♦ On 24 April 2018 CBC archives agreed to a VZC request to eliminate the word ‘accident’ from their descriptions of motor vehcile crashes. This is a substantial victory, since CBC News had been especially recalcitrant in dropping the ‘a’ word, which tends to portray road violence as something other than predictable and preventable.
♦ The 21 March 2018 VZC blog post Toronto needs real Vision Zero strikes a nerve, earning 500 hits in a single day. This is the clearest statement to date about the difference between safe systems and the antiquated ‘3 E’s’ paradigm.
♦ On 6 March 2018 the Government of Canada invites public response to the summary report Let’s Talk Vulnerable Road Users and Heavy Vehicles Safety Measures. The sudden interest in a ‘safe systems’ approach to pedestrian and cyclist fatalities is, in part, a reaction to Vision Zero Canada’s critique of the absence of viable policy around matters like truck sideguards and pedestrian safety.
♦ In January 2018 some preliminary French content is added to the present website, in the form of a Vision Zero information page and a design for a French-language bike sticker multipack that will be printed when resources permit.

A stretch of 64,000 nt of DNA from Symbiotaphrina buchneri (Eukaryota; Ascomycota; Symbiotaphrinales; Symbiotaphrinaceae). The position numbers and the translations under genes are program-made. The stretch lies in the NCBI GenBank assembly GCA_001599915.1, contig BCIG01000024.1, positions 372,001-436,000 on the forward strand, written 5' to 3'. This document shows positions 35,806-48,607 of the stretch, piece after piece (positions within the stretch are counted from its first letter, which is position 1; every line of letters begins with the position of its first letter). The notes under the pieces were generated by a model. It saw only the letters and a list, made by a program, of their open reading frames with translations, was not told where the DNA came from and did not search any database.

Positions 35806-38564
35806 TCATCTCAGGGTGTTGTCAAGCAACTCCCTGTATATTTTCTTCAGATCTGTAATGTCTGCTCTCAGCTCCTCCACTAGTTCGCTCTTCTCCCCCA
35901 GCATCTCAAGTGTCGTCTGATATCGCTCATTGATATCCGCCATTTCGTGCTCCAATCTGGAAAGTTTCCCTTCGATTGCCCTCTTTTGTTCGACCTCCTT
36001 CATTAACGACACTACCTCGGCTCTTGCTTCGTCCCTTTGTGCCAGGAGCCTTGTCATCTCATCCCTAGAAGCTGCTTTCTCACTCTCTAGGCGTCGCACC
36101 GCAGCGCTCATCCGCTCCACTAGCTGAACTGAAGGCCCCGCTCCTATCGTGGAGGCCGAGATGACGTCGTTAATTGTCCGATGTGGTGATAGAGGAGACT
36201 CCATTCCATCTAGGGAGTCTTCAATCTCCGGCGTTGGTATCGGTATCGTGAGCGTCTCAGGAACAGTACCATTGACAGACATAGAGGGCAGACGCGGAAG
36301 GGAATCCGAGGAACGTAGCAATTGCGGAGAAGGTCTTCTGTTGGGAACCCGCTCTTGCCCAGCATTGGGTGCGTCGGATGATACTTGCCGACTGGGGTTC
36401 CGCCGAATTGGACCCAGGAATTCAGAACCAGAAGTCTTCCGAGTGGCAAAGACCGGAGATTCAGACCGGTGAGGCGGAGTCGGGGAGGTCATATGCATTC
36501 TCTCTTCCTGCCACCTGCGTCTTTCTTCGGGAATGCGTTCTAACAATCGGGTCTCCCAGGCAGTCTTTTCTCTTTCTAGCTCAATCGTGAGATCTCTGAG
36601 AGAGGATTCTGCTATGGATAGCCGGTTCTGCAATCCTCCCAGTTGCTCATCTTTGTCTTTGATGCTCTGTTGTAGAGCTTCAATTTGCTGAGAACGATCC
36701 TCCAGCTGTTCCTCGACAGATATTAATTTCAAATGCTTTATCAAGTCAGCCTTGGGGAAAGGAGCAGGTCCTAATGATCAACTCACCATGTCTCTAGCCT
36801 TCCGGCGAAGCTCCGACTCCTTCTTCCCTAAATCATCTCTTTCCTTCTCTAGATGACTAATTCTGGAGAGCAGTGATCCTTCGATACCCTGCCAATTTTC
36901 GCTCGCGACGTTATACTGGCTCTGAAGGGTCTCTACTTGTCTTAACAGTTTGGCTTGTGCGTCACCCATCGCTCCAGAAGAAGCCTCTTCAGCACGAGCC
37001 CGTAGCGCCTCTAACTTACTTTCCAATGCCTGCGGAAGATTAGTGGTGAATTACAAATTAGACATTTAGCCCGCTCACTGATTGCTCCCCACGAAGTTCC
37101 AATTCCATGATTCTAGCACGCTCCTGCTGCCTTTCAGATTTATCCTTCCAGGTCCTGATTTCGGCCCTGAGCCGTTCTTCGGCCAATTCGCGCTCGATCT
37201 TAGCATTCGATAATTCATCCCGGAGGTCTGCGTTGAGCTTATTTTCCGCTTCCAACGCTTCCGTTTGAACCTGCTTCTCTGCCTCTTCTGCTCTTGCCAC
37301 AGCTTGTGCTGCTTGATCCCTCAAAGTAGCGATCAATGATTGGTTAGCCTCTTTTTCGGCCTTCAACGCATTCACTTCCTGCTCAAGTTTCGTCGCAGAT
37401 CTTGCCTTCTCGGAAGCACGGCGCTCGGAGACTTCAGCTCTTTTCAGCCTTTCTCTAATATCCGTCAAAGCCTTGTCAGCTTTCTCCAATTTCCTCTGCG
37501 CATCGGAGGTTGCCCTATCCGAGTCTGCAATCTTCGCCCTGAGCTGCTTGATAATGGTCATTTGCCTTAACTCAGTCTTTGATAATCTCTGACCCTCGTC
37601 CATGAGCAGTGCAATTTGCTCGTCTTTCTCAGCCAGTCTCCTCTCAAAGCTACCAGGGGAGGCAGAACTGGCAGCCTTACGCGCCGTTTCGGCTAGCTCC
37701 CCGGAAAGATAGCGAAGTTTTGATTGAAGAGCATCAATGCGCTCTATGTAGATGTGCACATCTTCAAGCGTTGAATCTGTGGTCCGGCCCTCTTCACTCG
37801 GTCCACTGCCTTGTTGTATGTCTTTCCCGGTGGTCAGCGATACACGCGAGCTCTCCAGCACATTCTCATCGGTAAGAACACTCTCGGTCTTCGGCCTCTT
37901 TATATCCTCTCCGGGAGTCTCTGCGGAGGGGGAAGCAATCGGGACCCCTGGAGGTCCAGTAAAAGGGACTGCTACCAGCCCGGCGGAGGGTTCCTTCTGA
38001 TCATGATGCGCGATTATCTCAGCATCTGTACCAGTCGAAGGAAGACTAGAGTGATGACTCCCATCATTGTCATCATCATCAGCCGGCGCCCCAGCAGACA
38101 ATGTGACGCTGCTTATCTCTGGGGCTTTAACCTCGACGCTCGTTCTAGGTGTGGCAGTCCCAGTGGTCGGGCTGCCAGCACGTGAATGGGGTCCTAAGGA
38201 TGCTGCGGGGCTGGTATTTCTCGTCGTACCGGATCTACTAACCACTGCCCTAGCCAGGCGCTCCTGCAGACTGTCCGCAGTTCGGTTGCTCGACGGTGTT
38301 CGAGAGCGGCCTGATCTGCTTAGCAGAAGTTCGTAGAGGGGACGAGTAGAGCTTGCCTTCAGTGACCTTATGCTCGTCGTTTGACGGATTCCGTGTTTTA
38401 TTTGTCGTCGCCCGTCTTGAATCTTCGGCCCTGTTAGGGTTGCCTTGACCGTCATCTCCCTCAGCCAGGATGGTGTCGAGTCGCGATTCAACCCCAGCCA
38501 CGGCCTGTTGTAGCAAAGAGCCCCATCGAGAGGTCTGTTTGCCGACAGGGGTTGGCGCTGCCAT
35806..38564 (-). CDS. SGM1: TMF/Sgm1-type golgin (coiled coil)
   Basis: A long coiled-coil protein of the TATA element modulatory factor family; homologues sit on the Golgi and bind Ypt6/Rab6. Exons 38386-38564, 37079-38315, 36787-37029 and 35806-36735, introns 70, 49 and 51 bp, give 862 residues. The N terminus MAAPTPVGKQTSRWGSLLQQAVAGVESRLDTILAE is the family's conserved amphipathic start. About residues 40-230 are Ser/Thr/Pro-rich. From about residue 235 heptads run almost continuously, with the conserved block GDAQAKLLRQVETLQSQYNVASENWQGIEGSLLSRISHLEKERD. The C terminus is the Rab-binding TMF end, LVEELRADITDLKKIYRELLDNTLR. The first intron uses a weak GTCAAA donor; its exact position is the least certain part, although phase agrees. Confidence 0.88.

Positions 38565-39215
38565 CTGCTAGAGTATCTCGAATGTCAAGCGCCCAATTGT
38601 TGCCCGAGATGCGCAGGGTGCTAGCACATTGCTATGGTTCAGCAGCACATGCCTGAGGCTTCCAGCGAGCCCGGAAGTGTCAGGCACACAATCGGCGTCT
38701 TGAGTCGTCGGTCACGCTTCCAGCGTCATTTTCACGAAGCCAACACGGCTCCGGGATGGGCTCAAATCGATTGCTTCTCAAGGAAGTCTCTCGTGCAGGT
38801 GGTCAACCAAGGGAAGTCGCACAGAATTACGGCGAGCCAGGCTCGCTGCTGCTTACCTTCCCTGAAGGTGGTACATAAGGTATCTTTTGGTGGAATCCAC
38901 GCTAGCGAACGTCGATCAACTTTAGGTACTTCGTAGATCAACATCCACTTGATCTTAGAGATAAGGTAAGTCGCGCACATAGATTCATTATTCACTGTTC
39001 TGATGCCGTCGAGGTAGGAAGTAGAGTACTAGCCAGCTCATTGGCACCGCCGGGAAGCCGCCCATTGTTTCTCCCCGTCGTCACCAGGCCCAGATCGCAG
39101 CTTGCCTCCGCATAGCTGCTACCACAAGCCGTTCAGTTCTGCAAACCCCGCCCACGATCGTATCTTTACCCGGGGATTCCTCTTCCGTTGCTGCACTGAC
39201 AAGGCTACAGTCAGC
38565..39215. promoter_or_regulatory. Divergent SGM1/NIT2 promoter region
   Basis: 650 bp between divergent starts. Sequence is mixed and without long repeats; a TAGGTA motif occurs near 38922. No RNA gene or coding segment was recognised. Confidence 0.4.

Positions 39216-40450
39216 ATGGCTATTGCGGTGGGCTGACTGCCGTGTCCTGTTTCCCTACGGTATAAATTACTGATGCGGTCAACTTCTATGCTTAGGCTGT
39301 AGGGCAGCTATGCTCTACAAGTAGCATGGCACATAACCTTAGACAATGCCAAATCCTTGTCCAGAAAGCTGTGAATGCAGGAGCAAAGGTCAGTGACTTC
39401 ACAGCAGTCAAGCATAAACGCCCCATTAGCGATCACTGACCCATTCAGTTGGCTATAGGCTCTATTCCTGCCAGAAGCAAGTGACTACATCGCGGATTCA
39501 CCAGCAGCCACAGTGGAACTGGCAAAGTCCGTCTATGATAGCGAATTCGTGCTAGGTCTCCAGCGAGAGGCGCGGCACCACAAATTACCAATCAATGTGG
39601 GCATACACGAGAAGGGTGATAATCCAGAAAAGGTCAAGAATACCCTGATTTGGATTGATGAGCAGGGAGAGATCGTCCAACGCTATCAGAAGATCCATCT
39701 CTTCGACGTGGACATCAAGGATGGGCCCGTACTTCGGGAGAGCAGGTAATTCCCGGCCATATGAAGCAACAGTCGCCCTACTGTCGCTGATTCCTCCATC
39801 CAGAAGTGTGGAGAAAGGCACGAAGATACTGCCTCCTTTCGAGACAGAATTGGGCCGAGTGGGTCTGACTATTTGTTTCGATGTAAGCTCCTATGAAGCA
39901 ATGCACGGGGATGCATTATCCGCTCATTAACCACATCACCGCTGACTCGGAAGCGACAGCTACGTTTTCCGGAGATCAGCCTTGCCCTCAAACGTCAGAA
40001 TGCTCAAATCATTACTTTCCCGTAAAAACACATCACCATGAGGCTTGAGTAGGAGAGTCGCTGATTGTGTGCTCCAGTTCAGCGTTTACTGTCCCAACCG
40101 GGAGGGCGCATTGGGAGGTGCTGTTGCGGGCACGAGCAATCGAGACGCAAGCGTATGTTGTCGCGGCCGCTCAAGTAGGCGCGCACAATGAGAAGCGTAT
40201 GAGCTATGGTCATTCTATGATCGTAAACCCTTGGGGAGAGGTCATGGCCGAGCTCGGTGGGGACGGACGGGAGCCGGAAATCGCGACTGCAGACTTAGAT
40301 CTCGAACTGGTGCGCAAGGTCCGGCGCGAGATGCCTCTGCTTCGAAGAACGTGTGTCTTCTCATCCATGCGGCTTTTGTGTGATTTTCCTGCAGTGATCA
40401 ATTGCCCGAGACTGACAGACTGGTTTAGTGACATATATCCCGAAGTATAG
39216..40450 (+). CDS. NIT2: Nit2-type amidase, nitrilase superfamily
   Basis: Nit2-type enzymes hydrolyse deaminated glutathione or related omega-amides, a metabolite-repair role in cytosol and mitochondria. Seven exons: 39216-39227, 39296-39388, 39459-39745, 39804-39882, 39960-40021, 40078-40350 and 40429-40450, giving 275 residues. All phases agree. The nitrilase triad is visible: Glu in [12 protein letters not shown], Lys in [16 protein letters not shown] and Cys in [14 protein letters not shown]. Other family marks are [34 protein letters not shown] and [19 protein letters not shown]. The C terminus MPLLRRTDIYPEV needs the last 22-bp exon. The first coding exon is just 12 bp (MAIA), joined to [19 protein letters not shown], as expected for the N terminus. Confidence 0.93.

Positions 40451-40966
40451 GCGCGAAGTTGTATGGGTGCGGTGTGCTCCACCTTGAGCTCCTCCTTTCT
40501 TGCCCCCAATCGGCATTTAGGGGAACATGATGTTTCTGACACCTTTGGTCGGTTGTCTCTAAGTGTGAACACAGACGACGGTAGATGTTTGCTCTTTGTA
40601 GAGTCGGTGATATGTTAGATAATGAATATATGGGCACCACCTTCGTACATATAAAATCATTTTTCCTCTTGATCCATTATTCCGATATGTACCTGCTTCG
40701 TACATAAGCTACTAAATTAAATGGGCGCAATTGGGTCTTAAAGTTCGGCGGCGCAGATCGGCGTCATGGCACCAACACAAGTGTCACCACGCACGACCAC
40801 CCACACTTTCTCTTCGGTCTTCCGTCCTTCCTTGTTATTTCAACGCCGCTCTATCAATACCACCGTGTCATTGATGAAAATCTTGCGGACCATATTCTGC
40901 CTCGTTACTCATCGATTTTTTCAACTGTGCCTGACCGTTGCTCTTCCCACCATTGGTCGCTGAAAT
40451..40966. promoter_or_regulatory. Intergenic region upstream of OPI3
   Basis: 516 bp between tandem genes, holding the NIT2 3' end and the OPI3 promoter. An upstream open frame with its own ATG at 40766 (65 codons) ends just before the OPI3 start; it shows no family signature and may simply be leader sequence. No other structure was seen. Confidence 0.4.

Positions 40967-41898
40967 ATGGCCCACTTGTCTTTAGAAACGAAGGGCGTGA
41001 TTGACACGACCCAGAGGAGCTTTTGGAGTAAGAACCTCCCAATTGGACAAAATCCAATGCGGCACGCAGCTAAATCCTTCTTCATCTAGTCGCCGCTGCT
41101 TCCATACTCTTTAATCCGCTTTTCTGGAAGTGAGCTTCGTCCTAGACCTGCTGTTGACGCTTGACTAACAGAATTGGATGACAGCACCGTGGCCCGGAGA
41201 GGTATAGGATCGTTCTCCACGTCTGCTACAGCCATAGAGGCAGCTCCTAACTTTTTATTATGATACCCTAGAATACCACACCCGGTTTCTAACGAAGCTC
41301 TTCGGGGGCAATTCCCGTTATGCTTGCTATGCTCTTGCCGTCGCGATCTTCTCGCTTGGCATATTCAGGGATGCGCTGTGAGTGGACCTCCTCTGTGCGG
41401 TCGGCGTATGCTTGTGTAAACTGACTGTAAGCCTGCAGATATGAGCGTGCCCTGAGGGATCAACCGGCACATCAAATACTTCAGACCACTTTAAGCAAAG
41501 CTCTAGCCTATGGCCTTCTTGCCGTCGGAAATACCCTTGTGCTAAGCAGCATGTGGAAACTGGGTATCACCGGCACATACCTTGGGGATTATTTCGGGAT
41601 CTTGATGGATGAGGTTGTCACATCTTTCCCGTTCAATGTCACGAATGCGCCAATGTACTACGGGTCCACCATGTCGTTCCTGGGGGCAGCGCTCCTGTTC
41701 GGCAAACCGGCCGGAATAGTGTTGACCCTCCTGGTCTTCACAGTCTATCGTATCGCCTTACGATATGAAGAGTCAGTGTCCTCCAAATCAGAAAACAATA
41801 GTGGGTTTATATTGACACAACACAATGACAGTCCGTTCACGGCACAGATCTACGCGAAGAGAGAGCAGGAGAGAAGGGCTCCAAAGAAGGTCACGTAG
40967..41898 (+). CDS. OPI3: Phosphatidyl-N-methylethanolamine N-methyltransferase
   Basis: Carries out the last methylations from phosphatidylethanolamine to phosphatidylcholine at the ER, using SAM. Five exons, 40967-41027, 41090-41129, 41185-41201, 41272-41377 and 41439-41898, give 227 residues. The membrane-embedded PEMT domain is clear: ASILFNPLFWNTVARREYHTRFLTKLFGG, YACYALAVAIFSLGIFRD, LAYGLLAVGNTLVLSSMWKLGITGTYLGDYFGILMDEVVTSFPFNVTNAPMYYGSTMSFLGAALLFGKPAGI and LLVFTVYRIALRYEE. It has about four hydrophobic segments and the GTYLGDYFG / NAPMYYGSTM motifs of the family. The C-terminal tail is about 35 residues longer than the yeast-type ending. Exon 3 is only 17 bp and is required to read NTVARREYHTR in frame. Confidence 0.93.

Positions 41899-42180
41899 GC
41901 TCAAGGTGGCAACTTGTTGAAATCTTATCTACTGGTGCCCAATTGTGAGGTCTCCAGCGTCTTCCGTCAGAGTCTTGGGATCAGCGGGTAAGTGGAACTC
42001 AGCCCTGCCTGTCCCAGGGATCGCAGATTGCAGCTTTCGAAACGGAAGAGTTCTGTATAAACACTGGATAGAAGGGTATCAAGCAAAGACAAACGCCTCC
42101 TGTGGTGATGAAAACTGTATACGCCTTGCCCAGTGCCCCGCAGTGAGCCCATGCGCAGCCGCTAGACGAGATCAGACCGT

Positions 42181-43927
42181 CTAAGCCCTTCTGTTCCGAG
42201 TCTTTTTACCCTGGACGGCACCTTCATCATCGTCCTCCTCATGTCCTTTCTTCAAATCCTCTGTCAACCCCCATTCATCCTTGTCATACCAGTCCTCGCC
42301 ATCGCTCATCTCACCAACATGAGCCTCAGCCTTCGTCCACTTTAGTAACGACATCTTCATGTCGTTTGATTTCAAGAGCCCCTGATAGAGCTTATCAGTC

♦ On 20 November 2017 VZC follows the Swedish “Moving Beyond Zero” campaign by adding the promotion of active mobility to its core mandate.
♦ In June 2017 VZC releases the Bike Sticker Multipack. This is a $10 package of 8 weatherproof stickers, available in stores across Canada. In the same month VZC editor Graham Larkin assumed editorship of the Drop the A Word campaign (blog / Twitter) devoted to banishing the use of the word ‘accident’ in reporting on road violence.
♦ In June 2016 websites are created for Vision Zero Canada and Love 30 Canada. On June 13 the City of Toronto unveils its much-anticipated pedestrian and cyclist safety plan, with a target of a 20% death reduction in five years. This is a misstep, since by now the zero-death goal has become engrained in the public consciousness through the work of advocates and journalists. The ensuing public outcry — making liberal use of the #zerovision hashtag — leads the city to back-pedal. Within hours of the announcement PWIC head Jaye Robinson says she will put forward a motion to amend the target to zero deaths in five years. The following month the road safety program is rebranded as Vision Zero, and the budget is increased from $40M to $52M over five years. (Details here and here.) Sadly, this rebranding has not entailed a commitment to actual Vision Zero policies and principles, and the traffic violence rate continues to soar.
♦ In May 2016Love 30 Canada is launched. This sister site to Vision Zero Canada is a franchise of the remarkably successful 20s Plenty for Us campaign in the UK, which has lowered the speed limit to 20 mph in communities where more than 15 million people live.
♦ Graham Larkin launches the registered non-profit Vision Zero Canada in December 2015 to advocate for a ‘safe systems’ approach to the elimination of road violence. This project, which began its public presence solely as a Twitter feed, is largely inspired by Neil Arason’s book No Accident: Eliminating Injury and Death on Canadian Roads (Waterloo, Ont.: Wilfrid Laurier UP, 2014).